<\body> Stories in America: Senate Protects Bribing Contractors in Iraq

Saturday, May 13, 2006

Senate Protects Bribing Contractors in Iraq

Just two weeks after American contractor Philip Bloom was convicted of giving more than $2 million in cash, cars, jewelry, alcohol and sexual favors from women at his villa in Baghdad to U.S. officials in exchange for their help in securing reconstruction contracts for his companies, the Senate has quietly passed a provision shielding reconstruction spending from U.S. auditors. This sends a nice message to all the other Blooms in Iraq. Rip off the American taxpayer. Screw the Iraqi people. We'll protect you:
"The Senate last week approved $109 billion in additional spending for the wars in Iraq and Afghanistan, including $1.5 billion in added Iraq reconstruction money," the Wall Street Journal begins in a page four story Wednesday. "The administration has spent $20.9 billion to reconstruct Iraq's infrastructure and modernize its oil industry, but the effort hasn't restored the country's electricity output, water supply or sewage capabilities to prewar levels."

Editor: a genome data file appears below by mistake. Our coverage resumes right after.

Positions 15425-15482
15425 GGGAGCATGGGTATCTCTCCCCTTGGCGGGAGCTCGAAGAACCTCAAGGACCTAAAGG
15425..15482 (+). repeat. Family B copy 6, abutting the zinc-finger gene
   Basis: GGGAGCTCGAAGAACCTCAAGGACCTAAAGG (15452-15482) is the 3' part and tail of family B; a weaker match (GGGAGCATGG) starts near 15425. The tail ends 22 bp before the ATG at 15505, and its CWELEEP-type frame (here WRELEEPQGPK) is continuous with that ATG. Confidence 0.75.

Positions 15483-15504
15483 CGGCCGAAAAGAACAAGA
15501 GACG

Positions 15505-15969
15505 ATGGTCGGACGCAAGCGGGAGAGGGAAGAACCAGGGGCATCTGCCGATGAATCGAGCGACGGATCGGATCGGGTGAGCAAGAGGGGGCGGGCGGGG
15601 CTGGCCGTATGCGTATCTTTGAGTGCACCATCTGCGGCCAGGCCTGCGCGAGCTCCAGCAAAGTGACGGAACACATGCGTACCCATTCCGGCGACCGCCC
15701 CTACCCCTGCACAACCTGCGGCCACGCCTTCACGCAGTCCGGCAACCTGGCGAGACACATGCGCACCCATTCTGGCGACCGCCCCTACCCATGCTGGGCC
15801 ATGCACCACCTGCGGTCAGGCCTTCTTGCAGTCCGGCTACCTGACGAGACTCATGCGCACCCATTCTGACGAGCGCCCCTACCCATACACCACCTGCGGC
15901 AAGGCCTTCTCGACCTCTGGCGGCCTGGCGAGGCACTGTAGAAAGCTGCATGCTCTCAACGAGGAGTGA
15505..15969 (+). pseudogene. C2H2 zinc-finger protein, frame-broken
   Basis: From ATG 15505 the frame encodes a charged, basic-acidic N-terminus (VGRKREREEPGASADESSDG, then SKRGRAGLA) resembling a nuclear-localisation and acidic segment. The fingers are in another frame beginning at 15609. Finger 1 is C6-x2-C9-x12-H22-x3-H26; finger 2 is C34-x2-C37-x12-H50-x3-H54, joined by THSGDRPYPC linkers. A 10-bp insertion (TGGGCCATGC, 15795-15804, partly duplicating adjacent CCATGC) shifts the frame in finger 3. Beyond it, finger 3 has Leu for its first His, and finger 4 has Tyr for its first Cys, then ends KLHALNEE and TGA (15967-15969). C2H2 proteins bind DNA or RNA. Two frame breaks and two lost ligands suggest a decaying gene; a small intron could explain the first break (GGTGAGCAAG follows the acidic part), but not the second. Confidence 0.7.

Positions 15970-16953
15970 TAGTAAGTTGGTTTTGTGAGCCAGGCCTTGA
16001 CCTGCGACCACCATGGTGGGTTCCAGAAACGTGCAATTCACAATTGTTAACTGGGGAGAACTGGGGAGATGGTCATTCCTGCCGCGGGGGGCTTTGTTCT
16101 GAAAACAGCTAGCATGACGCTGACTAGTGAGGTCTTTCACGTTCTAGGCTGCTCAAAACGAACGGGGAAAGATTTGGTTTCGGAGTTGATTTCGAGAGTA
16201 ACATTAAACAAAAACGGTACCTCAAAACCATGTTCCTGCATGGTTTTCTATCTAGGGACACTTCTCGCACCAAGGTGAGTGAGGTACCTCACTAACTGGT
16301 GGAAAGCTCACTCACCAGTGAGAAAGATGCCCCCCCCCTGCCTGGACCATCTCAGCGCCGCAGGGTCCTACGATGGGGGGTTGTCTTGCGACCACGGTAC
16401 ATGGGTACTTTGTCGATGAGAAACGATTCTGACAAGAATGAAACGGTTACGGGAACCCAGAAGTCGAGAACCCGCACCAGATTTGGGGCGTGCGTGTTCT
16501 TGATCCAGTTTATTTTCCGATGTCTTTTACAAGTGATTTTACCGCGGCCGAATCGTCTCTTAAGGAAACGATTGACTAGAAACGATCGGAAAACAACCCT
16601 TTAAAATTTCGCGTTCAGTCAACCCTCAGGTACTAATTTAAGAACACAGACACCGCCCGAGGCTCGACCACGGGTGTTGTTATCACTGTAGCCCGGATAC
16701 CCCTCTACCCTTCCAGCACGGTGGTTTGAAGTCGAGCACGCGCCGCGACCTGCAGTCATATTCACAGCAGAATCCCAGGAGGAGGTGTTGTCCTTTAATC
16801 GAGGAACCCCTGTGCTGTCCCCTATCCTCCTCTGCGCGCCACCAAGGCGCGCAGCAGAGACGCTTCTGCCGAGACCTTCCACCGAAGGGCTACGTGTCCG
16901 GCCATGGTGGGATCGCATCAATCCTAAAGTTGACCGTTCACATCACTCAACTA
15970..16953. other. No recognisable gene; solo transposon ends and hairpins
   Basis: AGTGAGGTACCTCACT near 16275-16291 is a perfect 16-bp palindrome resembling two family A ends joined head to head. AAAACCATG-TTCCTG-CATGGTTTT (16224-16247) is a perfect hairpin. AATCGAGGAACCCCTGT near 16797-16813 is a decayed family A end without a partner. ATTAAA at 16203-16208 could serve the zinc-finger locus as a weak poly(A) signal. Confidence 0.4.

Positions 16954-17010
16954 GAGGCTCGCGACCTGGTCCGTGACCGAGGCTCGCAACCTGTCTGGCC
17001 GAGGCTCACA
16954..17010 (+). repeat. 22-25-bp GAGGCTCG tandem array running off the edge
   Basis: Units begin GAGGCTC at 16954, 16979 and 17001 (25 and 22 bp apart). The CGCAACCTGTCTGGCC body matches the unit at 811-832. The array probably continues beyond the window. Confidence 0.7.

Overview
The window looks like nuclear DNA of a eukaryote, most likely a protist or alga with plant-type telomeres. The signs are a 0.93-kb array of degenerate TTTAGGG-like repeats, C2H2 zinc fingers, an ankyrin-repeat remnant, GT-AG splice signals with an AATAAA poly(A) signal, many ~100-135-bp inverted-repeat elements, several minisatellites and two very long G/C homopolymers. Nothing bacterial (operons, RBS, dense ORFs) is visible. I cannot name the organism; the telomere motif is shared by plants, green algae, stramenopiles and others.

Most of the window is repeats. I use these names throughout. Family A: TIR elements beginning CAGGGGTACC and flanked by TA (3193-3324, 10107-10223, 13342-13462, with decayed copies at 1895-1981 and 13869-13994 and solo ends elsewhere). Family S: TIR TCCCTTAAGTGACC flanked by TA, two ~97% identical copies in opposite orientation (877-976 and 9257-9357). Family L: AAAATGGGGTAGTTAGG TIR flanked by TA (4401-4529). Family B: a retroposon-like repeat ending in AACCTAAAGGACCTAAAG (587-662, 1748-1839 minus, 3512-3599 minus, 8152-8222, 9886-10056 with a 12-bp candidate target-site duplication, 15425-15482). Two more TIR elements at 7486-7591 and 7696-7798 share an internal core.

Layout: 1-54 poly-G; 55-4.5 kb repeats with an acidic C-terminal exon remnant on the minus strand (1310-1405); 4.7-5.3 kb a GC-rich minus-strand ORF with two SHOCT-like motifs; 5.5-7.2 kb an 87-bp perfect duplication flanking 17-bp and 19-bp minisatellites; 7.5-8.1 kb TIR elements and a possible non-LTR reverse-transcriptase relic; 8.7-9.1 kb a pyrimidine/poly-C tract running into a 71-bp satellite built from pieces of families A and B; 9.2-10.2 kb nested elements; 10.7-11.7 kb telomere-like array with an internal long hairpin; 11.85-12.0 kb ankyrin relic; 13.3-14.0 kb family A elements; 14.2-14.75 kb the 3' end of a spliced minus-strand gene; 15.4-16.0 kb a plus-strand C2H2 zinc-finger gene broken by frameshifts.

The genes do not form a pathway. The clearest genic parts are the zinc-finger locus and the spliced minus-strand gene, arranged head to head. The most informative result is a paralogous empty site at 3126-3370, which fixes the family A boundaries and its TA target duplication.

Writes the Journal: "A behind-the-scenes battle among legislators has made a crucial distinction between the new reconstruction money and that already spent: The new funds won't be overseen by the government watchdog charged with curbing the mismanagement that has overshadowed the reconstruction."

"Special inspector general, Stuart Bowen, who has 55 auditors on the ground in Iraq, will be barred from overseeing how the new money is spent," the Journal adds. "Instead, the funds will be overseen by the State Department's inspector general office, which has a much smaller staff in Iraq and warned in testimony to Congress in the fall that it lacked the resources to continue oversight activities in Iraq."


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